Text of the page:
What is the secret to Holby City’s success?
It has a very special tone – it is first and foremost a medical drama set in the NHS, but there has always been something heightened, glossy and aspirational about the series – dare I say even sexy. It has a wit and panache tand it thrives on comedy, humour and risk-taking, as well as intense emotional and medical drama. For research purposes I watched the first episode written by Tony McHale – and there’s an iconic moment in which we see Anton Meyer [played by George Irving], having just completed the show’s first heart transplant, delivering a swathe of machine-gun fire, highly characterful medical handover, while struggling out of his scrubs into his tux for a night at the opera. It was such clever, stall-setting writing to establish the tone and ambition of a new show. People also love the gore – thanks to our brilliant prosthetics team, it’s all so realistic you’d never think some poor soul was crouching under the operating table pumping a valve to make all the fake blood spray out of that ruptured aorta!

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What are you particularly proud of from Holby’s 20 years on screen?
There are so many things! But recently I was watching Mo’s [Chizzy Akudolu] return episode and I texted Chizzy to tell her what a fantastic response the episode was getting on social media. In response Chizzy forwarded me a lovely text from a friend which said: “Yay! A black woman saving the day!” We’d never even thought about that, as it’s a perfectly normal scenario here with a hugely popular character like Mo – and Chizzy said “that’s what makes it a great show”. Something as simple as an empowered black female supersurgeon saving lives and being brilliant sends out an important message. Twenty years before the current discussions about diversity in the industry, the creators of Holby [Tony McHale and Mal Young] created a show that was already ahead of the game with on-screen representation. Sharon D Clarke often talks very graciously about Holby in her press and what it meant to her at the time to be cast as a Consultant.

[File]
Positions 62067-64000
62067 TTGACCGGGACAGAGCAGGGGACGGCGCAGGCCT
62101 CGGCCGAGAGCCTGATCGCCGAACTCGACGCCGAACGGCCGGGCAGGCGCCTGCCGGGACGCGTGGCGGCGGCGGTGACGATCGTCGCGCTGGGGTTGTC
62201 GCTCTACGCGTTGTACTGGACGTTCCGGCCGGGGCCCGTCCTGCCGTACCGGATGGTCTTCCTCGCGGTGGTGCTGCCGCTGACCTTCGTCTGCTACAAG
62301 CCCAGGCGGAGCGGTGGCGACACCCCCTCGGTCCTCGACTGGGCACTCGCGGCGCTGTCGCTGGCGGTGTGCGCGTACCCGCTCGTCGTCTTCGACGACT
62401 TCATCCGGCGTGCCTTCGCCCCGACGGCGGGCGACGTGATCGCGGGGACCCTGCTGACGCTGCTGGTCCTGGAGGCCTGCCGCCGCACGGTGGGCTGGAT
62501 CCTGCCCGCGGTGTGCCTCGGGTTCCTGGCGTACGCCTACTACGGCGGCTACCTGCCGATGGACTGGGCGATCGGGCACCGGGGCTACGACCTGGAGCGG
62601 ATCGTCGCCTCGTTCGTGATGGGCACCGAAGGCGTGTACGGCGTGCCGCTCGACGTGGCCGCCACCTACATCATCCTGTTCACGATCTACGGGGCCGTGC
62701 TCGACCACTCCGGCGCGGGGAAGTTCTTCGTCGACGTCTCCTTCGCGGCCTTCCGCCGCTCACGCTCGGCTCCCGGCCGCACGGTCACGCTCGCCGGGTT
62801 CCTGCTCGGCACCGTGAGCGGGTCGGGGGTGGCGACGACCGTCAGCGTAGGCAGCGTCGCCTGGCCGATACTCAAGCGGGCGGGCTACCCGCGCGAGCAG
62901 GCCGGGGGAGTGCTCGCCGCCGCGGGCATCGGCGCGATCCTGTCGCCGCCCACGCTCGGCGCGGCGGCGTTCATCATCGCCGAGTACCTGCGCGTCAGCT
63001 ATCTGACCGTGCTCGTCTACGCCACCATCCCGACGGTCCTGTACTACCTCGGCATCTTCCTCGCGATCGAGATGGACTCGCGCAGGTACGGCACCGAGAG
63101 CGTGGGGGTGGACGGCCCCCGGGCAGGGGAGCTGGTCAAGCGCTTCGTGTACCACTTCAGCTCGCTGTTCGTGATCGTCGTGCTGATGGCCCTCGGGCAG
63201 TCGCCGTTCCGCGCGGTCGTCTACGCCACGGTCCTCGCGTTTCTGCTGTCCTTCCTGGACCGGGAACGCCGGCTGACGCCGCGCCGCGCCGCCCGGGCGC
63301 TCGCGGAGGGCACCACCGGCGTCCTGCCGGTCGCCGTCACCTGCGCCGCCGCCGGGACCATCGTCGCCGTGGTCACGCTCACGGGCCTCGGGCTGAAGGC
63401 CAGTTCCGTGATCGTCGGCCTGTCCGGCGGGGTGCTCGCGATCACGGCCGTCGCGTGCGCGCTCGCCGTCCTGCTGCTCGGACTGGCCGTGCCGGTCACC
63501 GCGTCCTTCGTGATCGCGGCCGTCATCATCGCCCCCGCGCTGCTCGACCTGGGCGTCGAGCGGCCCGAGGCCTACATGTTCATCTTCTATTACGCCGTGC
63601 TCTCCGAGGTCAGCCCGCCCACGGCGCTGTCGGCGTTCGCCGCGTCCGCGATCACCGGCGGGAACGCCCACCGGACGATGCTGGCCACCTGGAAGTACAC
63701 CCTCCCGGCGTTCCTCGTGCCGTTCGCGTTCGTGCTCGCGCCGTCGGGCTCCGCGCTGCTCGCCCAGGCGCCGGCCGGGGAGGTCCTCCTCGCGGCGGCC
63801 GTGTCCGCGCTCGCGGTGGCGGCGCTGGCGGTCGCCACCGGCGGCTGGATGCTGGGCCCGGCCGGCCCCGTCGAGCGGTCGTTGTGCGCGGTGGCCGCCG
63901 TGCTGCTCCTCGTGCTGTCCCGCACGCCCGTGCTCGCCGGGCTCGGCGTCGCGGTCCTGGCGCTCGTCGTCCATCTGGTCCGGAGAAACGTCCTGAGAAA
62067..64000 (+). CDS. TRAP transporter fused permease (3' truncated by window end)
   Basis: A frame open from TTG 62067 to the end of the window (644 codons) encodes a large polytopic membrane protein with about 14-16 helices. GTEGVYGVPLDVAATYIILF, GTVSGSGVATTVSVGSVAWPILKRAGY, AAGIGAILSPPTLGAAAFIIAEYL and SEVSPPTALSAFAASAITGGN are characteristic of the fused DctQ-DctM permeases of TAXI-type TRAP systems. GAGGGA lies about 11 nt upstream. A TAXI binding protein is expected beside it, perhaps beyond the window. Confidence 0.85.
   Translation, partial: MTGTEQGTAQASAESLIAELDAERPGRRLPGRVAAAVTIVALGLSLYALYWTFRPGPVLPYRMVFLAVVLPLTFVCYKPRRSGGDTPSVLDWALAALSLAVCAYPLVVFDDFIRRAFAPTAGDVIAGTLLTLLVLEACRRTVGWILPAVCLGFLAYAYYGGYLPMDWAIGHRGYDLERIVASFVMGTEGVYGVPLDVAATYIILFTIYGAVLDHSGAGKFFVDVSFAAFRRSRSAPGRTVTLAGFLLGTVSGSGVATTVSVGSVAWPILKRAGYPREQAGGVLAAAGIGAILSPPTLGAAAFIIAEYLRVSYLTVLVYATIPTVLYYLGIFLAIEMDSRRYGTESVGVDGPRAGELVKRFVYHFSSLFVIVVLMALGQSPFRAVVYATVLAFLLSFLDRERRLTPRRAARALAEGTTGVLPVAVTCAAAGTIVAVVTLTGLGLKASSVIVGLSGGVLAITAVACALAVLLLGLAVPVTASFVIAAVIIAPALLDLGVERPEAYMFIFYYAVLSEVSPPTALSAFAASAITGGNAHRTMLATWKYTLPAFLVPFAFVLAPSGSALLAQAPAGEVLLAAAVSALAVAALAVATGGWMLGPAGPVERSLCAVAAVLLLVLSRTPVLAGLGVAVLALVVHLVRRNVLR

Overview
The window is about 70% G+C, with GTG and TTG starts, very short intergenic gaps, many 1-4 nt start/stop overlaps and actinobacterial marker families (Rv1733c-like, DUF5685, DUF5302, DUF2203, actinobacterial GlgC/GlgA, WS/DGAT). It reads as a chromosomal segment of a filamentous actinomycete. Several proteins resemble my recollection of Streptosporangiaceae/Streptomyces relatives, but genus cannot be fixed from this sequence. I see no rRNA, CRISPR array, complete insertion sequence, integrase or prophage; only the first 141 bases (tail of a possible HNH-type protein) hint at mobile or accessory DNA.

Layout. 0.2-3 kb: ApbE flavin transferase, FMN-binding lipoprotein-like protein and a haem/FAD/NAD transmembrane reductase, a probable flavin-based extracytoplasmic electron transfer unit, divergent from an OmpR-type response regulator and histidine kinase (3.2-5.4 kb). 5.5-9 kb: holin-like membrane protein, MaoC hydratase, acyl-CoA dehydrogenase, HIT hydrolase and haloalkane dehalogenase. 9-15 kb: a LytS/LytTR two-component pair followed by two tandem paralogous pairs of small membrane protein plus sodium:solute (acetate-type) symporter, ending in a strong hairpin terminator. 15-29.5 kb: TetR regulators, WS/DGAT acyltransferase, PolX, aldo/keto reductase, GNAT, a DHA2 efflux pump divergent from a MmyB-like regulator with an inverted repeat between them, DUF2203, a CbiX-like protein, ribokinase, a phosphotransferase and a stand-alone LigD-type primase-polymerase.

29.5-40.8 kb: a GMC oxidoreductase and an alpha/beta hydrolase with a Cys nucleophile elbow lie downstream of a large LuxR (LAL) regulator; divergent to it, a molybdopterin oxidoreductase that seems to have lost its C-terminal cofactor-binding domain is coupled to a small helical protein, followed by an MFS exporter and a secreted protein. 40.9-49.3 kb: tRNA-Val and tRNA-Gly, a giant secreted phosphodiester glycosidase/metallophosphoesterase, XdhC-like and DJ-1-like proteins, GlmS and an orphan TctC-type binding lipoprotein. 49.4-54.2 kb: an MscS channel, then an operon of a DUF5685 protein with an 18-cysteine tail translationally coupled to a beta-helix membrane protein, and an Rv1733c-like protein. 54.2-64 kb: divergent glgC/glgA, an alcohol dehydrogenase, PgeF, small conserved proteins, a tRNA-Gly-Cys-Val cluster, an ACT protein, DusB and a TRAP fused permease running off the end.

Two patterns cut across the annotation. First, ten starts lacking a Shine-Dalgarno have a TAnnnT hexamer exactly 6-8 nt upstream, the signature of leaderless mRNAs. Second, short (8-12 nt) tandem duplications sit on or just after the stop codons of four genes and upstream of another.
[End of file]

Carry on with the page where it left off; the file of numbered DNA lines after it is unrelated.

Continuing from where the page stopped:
I believe we have also been groundbreaking with LGBT representation with the #Berena storyline and David Ames’ character Dominic. There was also Malick [Jimmy Akingbola], who was a black, alpha-male surgeon who just happened to be gay. The showrunner at the time, Justin Young, created the character as there was a sense there hadn’t really been one like that before. Another first was casting a non-neurotypical actor – Jules Robertson – to play our non-neurotypical semi-regular character Jason. This inclusivity is really something to celebrate.